You may want to read The Road to Hanoi or Conspiracy as Governance ; an obscure motivational document, almost useless in light of its decontextualization and perhaps even then. But if you read this latter document while thinking about how different structures of power are differentially affected by leaks (the defection of the inner to the outer) its motivations may become clearer.

The more secretive or unjust an organization is, the more leaks induce fear and paranoia in its leadership and planning coterie. This must result in minimization of efficient internal communications mechanisms (an increase in cognitive “secrecy tax”) and consequent system-wide cognitive decline resulting in decreased ability to hold onto power as the environment demands adaption.

Hence in a world where leaking is easy, secretive or unjust systems are nonlinearly hit relative to open, just systems. Since unjust systems, by their nature induce opponents, and in many places barely have the upper hand, mass leaking leaves them exquisitely vulnerable to those who seek to replace them with more open forms of governance.

Will edit this later. But in the pursuit of truth, here’s the whole thing:

Mon 26 Feb 2007 : Decisions made by a group reflect its membership
Insofar as our decisions are an expression of who we are, we must make sure that we do not lack courage. Insofar as we want a full range of intellectual opinions, we must have the courage to accept the full range of emotional inclinations that lay behind them.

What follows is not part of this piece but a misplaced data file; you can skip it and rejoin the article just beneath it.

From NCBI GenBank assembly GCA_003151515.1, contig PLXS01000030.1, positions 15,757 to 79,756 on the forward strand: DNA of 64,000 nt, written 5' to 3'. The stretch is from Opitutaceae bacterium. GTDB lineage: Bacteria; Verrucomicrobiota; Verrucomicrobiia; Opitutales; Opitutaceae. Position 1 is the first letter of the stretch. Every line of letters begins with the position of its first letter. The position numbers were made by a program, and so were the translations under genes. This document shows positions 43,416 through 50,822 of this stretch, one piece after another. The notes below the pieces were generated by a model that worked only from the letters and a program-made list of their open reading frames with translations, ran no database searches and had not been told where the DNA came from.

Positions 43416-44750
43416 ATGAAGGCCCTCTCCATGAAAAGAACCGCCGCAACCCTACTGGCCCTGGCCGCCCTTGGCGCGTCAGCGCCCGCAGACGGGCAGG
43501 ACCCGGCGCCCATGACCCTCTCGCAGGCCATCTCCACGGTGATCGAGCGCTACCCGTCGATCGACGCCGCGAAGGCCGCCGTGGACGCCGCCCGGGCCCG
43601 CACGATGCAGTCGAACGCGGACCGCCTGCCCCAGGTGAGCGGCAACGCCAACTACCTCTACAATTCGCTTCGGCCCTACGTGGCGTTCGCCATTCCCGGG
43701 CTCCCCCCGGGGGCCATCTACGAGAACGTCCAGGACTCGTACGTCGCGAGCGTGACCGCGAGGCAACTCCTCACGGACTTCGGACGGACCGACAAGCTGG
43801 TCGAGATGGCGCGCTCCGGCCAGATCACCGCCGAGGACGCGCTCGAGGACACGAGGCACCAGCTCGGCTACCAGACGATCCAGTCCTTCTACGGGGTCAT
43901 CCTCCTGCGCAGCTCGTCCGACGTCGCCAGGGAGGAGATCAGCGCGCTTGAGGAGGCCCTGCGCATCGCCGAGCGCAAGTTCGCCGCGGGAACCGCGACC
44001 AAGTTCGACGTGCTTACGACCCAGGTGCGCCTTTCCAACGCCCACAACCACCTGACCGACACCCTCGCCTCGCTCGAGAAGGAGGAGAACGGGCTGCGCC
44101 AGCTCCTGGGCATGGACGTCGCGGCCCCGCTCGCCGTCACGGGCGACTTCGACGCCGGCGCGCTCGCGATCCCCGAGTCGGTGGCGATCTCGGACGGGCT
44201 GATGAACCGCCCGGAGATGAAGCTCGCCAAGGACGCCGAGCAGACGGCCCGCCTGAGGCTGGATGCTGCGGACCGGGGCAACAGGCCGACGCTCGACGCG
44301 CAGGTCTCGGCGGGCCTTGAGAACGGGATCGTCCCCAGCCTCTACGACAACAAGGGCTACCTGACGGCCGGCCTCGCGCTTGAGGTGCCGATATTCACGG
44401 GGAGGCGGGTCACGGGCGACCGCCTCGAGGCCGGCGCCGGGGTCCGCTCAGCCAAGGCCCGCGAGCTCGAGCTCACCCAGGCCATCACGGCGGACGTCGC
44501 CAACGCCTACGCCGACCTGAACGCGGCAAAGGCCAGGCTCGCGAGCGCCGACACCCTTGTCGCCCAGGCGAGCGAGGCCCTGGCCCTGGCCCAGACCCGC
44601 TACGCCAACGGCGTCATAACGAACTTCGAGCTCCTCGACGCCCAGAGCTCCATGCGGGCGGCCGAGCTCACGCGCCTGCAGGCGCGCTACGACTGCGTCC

Mon 26 Feb 2007 : Average shy intellectuals
X is an “average shy intellectual” and in that is a sounding for characters of his type. This type is often of a noble heart, wilted by fear of conflict with authority. The power of their intellect and noble instincts may lead them to a courageous position, where they see the need to take up arms, but their instinctive fear of authority then motivates them to find rationalizations to avoid conflict.
Mon 26 Feb 2007 : Carbon offsetting
Green house legislation is the distillation of political forces marshaled by science, economic foresight, activism, paranoia, the desire for change, leadership, sycophantalism, pleasure in moral whipping, settling scores, conservatism and those psychological forces which drive them. But in some countries we may accept the legislation as a given and turn our eyes the phenomena which flows from it but whose path to the sea is not yet clear:
In order to understand carbon offsetting we must first agree on what we accept for the sake of the argument. Here is a guess:
1. global warming is a problem
2. atmospheric CO2 significantly contributes to gobal warming
3. a reduction in increase of atmospheric CO2 now significantly reduces the effects of global warming in a meaningful time frame
4. atmospheric CO2 levels are substantially under human control
5. of the CO2 production under human control a significant quantity comes from human enterprize
6. reducing CO2 production is a cost effective means of addressing global warming relative to other means
I’m not sure I buy 6. but whatever. We are now tasked to reduce human emissions of CO2 although X may claim that there’s a 7. lurking the continued moral fibre of individuals in the body politic. That’s a more difficult question, which calls from great sympathy, but let us first work with what we can see clearly.
We have only two questions (a) is carbon offsetting effective? and (b) is it efficient compared to the alternatives?